Change in thinking can solve deep-seated issues

Luo Huining, director of the Liaison Office of the Central People’s Government in the Hong Kong Special Administrative Region, visited low-income households living in crammed subdivided residential units, or “cage dwellings”, in Mong Kok, Kowloon, last week. During the visit, he said, “To solve the affordable housing shortage in Hong Kong, on top of matters such as land supply, planning and funding, the crucial, fundamental factor is to understand who the development is for, and we should be able to solve those matters as long as we maintain people-centric development thinking.”

Xia Baolong, vice-chairman of the National Committee of the Chinese People’s Political Consultative Conference and director of the Hong Kong and Macao Affairs Office of the State Council, said in a speech on July 16, “It is our sincere hope that, when our nation has achieved the second centennial goal (set for the 100th anniversary of the People’s Republic of China in 2049), Hong Kong would have significantly eased its housing shortage and basically bid adieu to subdivided apartments and ‘cage dwellings’ for good.” Regarding ways to achieve this goal, Xia maintained the principle of “patriots administering Hong Kong” must be strictly followed, along with five requirements for administrators of the HKSAR, of which the third is “be good at doing real work for the people and be a patriot who loves the people as well as the country.”

My understanding of Luo’s comment is that what has prevented Hong Kong from resolving deep-seated problems in economic development and improving people’s well-being is that the people-centric development thinking has yet to be enthusiastically embraced by all stakeholders, particularly some officeholders. To the relief of many, the massive Northern Metropolis plan unveiled by the chief executive in her 2021 Policy Address embodies such a philosophy, which qualifies as a new requirement the central authorities expect Hong Kong administrators to meet.

The patriotic camp in Hong Kong received Luo’s comments and especially the central government’s new requirement for the HKSAR administrators with excitement and appreciation, but others complained that Beijing had started to implement “one country, one system” in Hong Kong according to its brand of development thinking. That is misleading, to say the least.

No doubt the Communist Party of China is firmly committed to its own people-centric governance philosophy. That said, practice remains the ultimate criterion for verifying truth. Through decades of practice, the Chinese mainland has proved the people-centric governance philosophy of the CPC works very well for the country, allowing some people to become rich ahead of most Chinese people but also having lifted hundreds of millions of people out of abject poverty. Today, the CPC is leading 1.4 billion Chinese people toward common prosperity with great confidence and resolve; whereas many Western countries are mired in a multitude of crises created by their capitalist system. In an editorial published on Dec 31, 2020, the Financial Times points out the COVID-19 pandemic had exposed the inadequacy of most Western countries as well as structural defects in the capitalist system. In the previous 40 years, the FT editorial said, people in Western countries did not have stable and adequate incomes from their jobs. On the contrary, their salaries stopped rising for years while their living standards deteriorated relative to the advancements in science and technology. Many inherent problems consistently ignored by Western governments manifested in much higher intensity amid the COVID-19 pandemic. As a result, popular demand for reforms of the capitalist system is rising every day, prompting many keen observers to draw comparisons between Western countries and China under the leadership of the CPC with the obvious conclusions.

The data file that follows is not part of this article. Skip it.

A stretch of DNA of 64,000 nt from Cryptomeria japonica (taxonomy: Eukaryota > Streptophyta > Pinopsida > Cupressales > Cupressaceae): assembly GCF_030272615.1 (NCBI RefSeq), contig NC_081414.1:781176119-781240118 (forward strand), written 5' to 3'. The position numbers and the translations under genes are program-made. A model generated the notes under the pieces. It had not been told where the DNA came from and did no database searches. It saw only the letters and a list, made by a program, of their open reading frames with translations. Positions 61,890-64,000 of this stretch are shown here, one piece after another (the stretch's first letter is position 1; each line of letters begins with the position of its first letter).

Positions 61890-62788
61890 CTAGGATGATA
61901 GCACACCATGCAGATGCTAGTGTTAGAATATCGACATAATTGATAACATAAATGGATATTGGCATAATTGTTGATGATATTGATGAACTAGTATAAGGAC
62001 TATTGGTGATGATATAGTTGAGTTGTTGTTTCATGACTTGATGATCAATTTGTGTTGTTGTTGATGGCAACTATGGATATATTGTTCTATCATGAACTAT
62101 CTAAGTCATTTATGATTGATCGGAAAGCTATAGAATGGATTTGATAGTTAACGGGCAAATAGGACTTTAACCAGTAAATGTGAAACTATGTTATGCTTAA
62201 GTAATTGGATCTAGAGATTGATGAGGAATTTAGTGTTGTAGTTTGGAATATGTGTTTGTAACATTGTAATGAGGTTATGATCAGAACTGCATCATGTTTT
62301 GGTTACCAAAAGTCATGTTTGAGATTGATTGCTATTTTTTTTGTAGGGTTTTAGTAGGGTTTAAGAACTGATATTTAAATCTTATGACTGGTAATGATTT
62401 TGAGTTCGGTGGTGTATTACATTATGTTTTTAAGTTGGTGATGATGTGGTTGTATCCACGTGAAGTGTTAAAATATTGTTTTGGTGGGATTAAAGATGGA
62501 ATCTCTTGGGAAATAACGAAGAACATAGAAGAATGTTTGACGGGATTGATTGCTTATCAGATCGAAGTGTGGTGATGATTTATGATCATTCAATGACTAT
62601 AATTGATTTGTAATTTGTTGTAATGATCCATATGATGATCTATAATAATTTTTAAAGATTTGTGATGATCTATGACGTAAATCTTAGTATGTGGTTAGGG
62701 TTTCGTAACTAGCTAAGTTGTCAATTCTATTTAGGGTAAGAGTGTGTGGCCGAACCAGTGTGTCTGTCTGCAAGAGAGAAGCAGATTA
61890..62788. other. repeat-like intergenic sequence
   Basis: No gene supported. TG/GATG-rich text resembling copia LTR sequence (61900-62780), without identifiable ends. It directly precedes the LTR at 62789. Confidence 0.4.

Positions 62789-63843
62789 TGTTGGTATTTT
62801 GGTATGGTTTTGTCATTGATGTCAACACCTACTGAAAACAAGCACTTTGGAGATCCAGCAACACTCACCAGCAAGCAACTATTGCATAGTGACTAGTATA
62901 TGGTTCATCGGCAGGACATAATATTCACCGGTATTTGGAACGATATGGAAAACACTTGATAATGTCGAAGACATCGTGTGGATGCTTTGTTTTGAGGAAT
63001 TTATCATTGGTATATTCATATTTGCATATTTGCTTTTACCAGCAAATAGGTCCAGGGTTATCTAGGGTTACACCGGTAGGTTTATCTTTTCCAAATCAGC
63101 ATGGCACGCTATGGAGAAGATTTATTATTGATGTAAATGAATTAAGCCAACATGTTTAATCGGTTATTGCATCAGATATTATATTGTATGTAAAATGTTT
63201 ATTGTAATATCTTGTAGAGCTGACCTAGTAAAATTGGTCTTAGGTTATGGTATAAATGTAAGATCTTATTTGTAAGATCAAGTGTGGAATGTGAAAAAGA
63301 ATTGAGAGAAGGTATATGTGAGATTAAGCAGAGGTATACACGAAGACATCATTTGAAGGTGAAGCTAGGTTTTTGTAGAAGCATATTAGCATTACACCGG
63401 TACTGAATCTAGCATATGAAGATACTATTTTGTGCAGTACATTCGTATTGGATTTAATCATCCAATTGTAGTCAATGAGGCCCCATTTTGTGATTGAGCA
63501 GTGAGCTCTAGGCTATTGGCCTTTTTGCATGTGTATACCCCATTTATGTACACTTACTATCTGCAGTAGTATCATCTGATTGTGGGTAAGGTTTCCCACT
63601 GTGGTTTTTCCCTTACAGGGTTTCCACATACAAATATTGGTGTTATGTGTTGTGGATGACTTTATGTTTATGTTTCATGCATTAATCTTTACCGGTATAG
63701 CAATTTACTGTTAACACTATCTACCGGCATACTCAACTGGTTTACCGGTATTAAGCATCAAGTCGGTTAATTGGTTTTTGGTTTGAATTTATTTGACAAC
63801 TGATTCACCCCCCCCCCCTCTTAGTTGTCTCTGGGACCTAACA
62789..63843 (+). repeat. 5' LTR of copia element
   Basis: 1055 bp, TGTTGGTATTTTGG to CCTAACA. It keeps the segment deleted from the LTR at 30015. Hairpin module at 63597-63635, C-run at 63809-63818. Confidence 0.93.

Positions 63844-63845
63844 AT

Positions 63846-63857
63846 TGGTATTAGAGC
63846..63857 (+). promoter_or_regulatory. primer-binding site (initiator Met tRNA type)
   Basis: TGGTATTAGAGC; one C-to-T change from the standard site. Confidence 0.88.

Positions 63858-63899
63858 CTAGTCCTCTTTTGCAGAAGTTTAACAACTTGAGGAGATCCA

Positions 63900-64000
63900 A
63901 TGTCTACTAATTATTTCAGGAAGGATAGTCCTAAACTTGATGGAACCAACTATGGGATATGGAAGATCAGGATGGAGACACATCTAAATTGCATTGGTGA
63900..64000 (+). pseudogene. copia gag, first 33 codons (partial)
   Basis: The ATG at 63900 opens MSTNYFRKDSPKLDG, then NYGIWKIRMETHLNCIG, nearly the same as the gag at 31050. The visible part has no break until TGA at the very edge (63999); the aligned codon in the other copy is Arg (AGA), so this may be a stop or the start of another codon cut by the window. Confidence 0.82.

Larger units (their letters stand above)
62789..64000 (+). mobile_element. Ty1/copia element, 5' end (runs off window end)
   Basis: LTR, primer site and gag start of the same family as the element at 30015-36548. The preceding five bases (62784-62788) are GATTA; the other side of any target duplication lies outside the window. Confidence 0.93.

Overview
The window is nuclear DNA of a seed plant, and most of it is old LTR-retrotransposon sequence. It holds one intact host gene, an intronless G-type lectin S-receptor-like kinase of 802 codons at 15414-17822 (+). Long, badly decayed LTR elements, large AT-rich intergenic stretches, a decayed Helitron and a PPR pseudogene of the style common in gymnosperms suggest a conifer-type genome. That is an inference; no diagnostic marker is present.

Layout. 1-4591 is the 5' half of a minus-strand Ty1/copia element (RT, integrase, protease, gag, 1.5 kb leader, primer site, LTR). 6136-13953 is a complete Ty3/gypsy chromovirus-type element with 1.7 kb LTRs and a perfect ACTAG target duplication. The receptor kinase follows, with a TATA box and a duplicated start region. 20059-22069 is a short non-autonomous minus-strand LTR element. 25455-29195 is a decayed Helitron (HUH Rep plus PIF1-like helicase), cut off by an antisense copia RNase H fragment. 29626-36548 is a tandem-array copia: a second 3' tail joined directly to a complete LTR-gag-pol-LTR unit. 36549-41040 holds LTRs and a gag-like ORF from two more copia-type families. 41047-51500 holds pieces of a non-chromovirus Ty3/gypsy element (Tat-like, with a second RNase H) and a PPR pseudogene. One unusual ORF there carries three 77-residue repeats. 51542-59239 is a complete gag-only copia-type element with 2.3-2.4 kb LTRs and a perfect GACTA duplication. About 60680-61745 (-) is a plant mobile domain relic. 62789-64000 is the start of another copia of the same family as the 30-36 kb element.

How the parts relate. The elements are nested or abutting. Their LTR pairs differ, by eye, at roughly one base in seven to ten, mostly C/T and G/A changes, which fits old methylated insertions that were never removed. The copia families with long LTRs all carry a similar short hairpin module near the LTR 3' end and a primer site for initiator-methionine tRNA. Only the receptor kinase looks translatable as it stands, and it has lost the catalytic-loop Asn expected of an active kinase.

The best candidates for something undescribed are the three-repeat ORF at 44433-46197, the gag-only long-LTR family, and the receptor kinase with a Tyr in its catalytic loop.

Since the fourth-term HKSAR government started to abandon the “positive noninterventionism” doctrine, the core problems of the city’s capitalist system inherited from British rule before its return to the motherland in 1997 have been left untouched. Only the relationship between the market and the government has changed slightly. There is still much to be done by the SAR government in terms of becoming more proactive in governance, particularly in tackling deep-seated problems.  

An example of insufficient effort can be found in the shortage of affordable housing and land supply. While dogged obstruction by anti-China subversives and environment conservationists is the main factor in this persistent problem, it is also attributable to the SAR government’s lack of political prowess to overcome the strong resistance of vested interests, particularly of real estate developers, when it has to find land for public or subsidized housing development, which major property developers hate. This and many instances of bureaucratic red tape have contributed to an affordable housing shortage all these years. 

Now that the National Security Law has been enacted in Hong Kong and its electoral system has been improved through local legislation, anti-China forces can no longer obstruct the normal operations of the SAR government. It is now time that the SAR government answered the question, with action as well as words, about who Hong Kong’s development is for. It is hoped that the new Policy Address has kicked off the era of people-centric development. 

We are pleased to see the SAR government is set to devote more effort and resources to significantly easing the housing shortage, as suggested in the just-released 2021 Policy Address by Chief Executive Carrie Lam Cheng Yuet-ngor. Millions of Hong Kong residents wish the SAR government the best in accomplishing this daunting task and ambitious goal.

The author is a senior research fellow of China Everbright Holdings.

The views do not necessarily reflect those of China Daily.